Horticulture is making a comeback in Taranaki.
Avocado and kiwifruit orchards are being planted in numbers not seen since 1988 - when the devastation of Cyclone Bola forced many to convert to dairy.
Dairy farmers Holly and Jarrod Murdoch's leap into kiwifruit came via a knock at the door from a representative from industry giant Apata.
Holly said the Bay of Plenty company's approach piqued her husband's interest in the fruit.
"Our place ticked all the boxes for one being within half an hour of Whanganui, so it's easily accessible to get people for picking. We've got the right soil type and we've actually got the right climate.
"They wanted to buy it and so my husband thought if they want to buy the land to do it there must be something really good in it."
She said developing another income stream was also a motivating factor.
"Absolutely diversification was quite a drawcard for us especially with the way the Government is going with dirty dairying and all that kind of thing.
"We are still going to be milking some cows, but I guess it's good not to have all your eggs in one basket, I guess."
The Murdoch's have retained an interest in the 26-hectare kiwifruit orchard at Waitotara.
And been integral in the conversion of another 40 hectares at Mangamahu and Westmere, employing 20 people in the process.
Maori Party co-leader Debbie Ngarewa-Packer is chair of Ngati Ruanui Holdings - the iwi's commercial arm.
It planted a two-hectare blueberry pilot orchard in covered tunnels at the old Patea School which has already had one harvest.
Ngarewa-Packer said the iwi spotted an opportunity.
"Due to climate change the conditions in Taranaki are going to change and in parts be somewhat comparative to growing parts of Tauranga.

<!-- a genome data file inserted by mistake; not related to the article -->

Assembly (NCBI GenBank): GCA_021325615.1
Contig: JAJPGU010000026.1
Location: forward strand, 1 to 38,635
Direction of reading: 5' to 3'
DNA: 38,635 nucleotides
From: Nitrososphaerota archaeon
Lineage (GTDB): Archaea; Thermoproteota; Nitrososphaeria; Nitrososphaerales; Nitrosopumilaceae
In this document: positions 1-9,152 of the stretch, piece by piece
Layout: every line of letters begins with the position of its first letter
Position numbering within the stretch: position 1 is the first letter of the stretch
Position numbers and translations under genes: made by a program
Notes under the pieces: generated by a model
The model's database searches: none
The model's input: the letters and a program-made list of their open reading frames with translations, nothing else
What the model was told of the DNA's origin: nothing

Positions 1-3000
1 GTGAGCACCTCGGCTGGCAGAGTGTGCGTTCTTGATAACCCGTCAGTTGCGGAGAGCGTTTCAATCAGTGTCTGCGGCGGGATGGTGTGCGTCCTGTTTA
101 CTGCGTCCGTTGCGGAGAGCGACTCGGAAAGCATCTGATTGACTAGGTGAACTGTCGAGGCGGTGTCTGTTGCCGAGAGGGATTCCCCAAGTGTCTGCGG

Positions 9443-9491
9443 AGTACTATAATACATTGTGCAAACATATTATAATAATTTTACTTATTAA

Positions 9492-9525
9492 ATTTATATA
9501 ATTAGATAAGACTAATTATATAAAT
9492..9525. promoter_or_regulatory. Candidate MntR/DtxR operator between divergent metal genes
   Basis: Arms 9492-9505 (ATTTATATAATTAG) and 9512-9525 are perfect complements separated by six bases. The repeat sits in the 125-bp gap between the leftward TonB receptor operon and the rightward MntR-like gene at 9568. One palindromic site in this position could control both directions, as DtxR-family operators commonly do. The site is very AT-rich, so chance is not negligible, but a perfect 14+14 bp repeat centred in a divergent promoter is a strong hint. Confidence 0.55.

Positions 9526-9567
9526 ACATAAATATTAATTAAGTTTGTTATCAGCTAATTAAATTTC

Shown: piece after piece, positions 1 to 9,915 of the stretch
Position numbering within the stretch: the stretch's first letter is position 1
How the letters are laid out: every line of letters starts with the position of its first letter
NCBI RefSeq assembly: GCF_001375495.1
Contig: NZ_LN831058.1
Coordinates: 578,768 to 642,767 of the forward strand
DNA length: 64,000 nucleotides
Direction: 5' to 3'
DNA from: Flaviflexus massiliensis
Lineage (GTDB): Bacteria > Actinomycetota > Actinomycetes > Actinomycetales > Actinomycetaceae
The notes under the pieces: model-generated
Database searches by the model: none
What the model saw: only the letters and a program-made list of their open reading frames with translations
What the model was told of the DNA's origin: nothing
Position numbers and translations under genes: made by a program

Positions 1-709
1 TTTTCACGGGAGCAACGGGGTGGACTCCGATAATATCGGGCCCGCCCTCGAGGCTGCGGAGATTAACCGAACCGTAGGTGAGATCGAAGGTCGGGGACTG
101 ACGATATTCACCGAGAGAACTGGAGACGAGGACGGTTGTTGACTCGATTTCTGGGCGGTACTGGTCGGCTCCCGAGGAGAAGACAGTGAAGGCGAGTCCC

"And to a large degree we can manipulate the conditions in the tunnels. The whole way the blueberries are grown is quite futuristic."
The pilot has lead to a $2 million investment up the road in Hāwera.
"We've bought about 35 hectares in Turuturu Road and have now scaled up and have got 5 hectares there for the big orchard and part of it is that we have become part of a collective of other iwi which is known as Miro Berries, so that's how we've been able to scale up."
The operation employs about 35 people at the height of the picking season and five horticuluralists full-time.
New Plymouth contractor Matt Hareb is investing $5 million converting a 30-hectare diary block at Brixton, near Waitara, into an avocado orchard.
"Well in six months' time it will be a bit different we'll have at least 10 hectares of avocados in.
"They'll be 4500 avocados and each will avocado tree will have its own initial shelter, so there'll be something like five pegs per avocado tree so that's 5000 per 1000 avocado trees so there's a fair few to go in."
Hareb already has another 4500 avocado trees ordered for the following year.
He said dairy blocks this small were no longer viable and diversification was the way to go.
"And if I can be a leader in that that would be good. Drive it forward and hopefully a few other people get on the bandwagon.
"There's a lot of new things out there for people to try on their land, but horticulture is definitely a way forward everybody's got to eat, so you know there's money in food."
Hareb hoped to one day open a cafe and brewery on the site.
Venture Taranaki chief executive Justine Gilliland said research had identified more than 200,000 hectares in the region has been identified as suitable for horticulture.
While acknowledging dairy farming would always be the cornerstone of Taranaki agriculture, the development agency was encouraging landowners to look into conversions through its Branching Out initiative.
Gilliland said it was making an impact.
"In terms of avocado, for example, we've got 6000 trees going into the ground this season and 10,000 next season, so that's expanding quite significantly on the avocado presence we already have.
"And we've got a new kiwifruit orchard down in Waitotara and there are other landowners exploring kiwifruit."
Gilliland said growing up in Hāwera horticulture was commonplace.
"There were kiwifruit orchards around, there were berry orchards and then we had Cyclone Bola and then as I understand it some of the owners of those obviously had their crops destroyed through the cyclone and then moved more towards dairy because of the price return."
Taranaki has a long way to go however.
In 2019, just 514 hectares of land was used for horticulture compared to 1160 hectares in 2002.
Over a similar timescale, dairy land use had increased from 145,000 hectares to 207,000 hectares.